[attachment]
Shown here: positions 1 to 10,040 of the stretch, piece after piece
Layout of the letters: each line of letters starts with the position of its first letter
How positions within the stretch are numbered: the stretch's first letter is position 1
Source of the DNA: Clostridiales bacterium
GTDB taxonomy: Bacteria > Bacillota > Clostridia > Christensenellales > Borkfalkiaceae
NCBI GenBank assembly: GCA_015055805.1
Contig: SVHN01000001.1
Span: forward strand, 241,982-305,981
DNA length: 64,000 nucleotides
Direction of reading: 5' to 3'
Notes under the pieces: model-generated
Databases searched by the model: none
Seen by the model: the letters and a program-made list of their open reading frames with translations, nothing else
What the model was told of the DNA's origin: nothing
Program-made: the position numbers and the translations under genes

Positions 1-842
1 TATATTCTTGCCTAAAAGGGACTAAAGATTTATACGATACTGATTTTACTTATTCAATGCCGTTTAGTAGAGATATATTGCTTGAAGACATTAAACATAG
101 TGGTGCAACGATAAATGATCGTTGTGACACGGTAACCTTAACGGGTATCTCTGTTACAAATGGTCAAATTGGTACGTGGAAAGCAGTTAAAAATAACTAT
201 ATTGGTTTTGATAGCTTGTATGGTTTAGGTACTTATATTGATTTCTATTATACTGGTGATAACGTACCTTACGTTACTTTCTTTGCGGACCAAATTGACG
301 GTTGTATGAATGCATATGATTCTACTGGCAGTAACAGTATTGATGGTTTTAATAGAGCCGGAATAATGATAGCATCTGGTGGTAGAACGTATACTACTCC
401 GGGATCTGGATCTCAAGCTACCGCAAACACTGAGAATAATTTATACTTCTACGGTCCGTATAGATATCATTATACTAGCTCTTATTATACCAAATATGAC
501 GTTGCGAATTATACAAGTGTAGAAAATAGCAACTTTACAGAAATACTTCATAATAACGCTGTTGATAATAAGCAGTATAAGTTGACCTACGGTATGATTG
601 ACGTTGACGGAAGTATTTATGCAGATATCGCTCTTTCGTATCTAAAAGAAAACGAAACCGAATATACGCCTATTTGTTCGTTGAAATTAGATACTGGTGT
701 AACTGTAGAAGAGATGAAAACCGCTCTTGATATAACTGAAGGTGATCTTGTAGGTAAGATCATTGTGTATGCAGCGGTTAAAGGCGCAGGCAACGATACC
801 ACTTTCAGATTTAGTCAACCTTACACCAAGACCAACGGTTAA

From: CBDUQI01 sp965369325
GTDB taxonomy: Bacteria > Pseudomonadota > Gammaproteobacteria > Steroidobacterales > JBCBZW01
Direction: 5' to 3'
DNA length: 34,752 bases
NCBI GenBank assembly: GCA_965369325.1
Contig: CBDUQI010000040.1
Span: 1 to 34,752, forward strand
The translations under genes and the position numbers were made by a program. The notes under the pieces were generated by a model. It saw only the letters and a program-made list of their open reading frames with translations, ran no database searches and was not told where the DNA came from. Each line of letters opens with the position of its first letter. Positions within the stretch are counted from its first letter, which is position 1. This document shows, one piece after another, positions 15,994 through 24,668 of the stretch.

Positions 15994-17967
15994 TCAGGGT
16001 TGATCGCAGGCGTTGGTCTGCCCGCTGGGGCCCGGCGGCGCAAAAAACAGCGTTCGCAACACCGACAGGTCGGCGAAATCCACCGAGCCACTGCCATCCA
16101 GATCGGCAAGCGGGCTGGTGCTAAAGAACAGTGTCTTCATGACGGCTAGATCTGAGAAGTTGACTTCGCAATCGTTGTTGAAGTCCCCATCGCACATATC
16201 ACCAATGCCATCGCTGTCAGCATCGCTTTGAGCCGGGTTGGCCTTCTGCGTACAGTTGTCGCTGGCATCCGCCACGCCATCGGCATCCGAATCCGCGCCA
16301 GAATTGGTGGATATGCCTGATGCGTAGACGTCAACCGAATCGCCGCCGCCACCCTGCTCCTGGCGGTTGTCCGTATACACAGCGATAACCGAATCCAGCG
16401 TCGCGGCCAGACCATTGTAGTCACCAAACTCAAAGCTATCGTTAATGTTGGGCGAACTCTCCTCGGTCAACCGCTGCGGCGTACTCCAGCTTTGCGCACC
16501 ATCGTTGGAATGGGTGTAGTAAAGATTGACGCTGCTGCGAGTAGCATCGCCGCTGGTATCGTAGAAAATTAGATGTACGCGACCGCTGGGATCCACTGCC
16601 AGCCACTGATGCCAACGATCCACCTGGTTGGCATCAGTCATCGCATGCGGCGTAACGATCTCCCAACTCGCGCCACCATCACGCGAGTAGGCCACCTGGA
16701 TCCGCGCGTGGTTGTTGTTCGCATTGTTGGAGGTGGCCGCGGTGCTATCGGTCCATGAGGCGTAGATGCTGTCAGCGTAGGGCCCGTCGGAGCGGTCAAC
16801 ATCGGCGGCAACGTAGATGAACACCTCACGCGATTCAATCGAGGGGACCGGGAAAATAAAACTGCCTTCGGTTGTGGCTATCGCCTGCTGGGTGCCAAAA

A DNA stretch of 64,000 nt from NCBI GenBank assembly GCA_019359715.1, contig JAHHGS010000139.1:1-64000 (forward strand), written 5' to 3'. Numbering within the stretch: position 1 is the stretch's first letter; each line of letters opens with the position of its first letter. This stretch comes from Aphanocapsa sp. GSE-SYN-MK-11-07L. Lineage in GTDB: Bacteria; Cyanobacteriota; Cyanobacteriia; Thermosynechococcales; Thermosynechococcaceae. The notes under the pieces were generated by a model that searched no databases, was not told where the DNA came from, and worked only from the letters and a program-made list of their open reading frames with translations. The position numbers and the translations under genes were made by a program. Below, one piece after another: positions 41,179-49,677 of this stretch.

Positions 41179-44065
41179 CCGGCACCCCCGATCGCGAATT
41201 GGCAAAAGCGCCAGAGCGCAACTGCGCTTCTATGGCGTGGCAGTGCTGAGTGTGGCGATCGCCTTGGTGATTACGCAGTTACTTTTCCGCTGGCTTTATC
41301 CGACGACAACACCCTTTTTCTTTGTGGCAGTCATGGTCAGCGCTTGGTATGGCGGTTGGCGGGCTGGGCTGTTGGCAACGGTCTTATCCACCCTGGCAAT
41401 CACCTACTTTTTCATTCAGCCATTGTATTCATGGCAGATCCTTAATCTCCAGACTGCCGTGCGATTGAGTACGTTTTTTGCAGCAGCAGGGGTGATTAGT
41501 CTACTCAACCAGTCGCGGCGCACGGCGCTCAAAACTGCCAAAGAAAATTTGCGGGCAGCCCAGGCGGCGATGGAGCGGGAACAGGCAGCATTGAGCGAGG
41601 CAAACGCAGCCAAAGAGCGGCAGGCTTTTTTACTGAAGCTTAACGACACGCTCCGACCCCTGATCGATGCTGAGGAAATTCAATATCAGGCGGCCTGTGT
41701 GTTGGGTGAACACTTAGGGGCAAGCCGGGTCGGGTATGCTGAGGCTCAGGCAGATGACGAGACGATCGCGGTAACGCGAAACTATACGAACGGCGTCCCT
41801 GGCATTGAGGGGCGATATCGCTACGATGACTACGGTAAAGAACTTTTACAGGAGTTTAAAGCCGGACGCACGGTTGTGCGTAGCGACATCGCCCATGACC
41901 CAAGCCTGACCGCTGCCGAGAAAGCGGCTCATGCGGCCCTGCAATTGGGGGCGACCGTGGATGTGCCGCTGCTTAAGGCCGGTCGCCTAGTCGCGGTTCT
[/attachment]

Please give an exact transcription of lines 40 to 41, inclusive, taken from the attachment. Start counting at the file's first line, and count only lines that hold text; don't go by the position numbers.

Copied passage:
16401 TCGCGGCCAGACCATTGTAGTCACCAAACTCAAAGCTATCGTTAATGTTGGGCGAACTCTCCTCGGTCAACCGCTGCGGCGTACTCCAGCTTTGCGCACC
16501 ATCGTTGGAATGGGTGTAGTAAAGATTGACGCTGCTGCGAGTAGCATCGCCGCTGGTATCGTAGAAAATTAGATGTACGCGACCGCTGGGATCCACTGCC